Neither a hip bopper, nor a cool West Coaster, Desmond often seems to fall between the cracks of American jazz history. Best known for his long association with pianist Dave Brubeck, who’s hit "Take Five" features Desmond’s dry alto sax, he carved a niche for himself with a unique sound and style. In an era of hard driving players like Sonny Rollins and John Coltrane, Desmond was sometimes dismissed as playing too "pretty." But what people missed, was that behind his "pretty" sound was a great gift for lyricism. Desmond played sax like many of the great vocalists sang. There was a sense of ease about him and a knack for working around the melody.
Jensen brings this same sort of styling to the music here. His playing is sure footed, yet carries a sense of ease that flows through each tune. It’s uncanny how much he sounds like Desmond at times, yet there is no sense of mimicry here. He is his own player here, and he has surrounded himself with talented musicians. Guitarist Jamie Findlay makes a good foil for Jensen. His solos are lyrical and show a mature knowledge of this style of guitar. Too many guitarists today are out of the fusion mold and see solos as an excuse for technical displays. Findlay paces himself, making every note count, letting the music unwind naturally. Bassist Zac Matthews and drummer Dean Koba offer excellent support. Their playing is tight, yet not obtrusive. Koba deserves kudos for his drum solo on "Take Five" which harks back to the spirit of Brubeck’s master drummer, Joe Morello.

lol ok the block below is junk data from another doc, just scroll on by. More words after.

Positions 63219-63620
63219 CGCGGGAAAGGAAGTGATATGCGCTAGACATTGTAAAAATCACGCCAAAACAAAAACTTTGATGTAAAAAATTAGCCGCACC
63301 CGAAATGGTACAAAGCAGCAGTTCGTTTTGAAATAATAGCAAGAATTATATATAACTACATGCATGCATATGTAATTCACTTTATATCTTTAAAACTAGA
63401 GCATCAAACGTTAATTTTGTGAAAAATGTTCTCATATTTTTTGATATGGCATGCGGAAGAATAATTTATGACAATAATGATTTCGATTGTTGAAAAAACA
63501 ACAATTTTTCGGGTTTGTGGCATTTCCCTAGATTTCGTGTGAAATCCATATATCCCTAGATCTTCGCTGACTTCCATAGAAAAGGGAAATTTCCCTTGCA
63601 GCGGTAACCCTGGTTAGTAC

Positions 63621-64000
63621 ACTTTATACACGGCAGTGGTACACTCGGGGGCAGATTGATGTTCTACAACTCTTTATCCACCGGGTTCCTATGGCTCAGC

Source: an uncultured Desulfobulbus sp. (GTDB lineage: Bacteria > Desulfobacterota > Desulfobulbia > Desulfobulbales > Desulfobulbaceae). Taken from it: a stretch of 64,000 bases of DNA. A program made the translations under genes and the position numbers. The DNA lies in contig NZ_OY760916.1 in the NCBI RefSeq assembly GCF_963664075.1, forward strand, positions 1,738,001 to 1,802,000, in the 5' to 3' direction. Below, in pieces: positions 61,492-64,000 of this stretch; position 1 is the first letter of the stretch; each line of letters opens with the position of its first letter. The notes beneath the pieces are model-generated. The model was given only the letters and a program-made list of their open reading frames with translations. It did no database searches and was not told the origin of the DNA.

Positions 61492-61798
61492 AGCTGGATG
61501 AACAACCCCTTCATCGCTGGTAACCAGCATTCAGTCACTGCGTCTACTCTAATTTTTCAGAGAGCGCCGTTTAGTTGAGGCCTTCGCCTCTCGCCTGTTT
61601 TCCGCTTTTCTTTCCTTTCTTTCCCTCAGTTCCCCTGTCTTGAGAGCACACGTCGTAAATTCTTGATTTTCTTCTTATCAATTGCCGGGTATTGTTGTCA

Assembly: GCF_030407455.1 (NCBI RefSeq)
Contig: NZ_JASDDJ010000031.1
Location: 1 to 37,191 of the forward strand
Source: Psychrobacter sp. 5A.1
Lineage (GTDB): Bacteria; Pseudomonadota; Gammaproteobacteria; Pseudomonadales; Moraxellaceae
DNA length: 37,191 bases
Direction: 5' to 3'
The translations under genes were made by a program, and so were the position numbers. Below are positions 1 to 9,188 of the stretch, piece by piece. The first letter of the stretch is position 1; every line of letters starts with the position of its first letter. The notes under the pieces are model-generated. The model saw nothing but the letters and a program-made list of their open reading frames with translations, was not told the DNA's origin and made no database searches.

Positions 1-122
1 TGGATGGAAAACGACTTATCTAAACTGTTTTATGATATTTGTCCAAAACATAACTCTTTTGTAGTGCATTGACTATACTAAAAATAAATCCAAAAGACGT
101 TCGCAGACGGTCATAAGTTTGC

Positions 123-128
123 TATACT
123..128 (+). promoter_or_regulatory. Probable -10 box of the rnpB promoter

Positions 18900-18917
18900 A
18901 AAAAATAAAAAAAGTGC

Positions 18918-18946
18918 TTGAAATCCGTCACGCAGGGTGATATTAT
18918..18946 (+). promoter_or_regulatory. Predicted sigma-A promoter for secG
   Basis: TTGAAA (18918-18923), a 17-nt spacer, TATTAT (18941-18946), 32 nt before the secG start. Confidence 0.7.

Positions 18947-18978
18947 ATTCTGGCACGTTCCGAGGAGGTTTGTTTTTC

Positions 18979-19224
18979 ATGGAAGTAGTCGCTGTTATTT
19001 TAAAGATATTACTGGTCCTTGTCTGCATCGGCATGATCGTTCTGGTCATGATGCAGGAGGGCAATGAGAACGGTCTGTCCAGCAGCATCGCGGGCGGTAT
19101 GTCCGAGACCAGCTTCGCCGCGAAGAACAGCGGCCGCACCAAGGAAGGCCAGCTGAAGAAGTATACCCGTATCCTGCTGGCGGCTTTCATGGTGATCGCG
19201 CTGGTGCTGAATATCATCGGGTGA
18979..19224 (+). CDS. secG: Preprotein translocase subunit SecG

If this is the sound of a dry martini, then make mine a double. Highly recommended.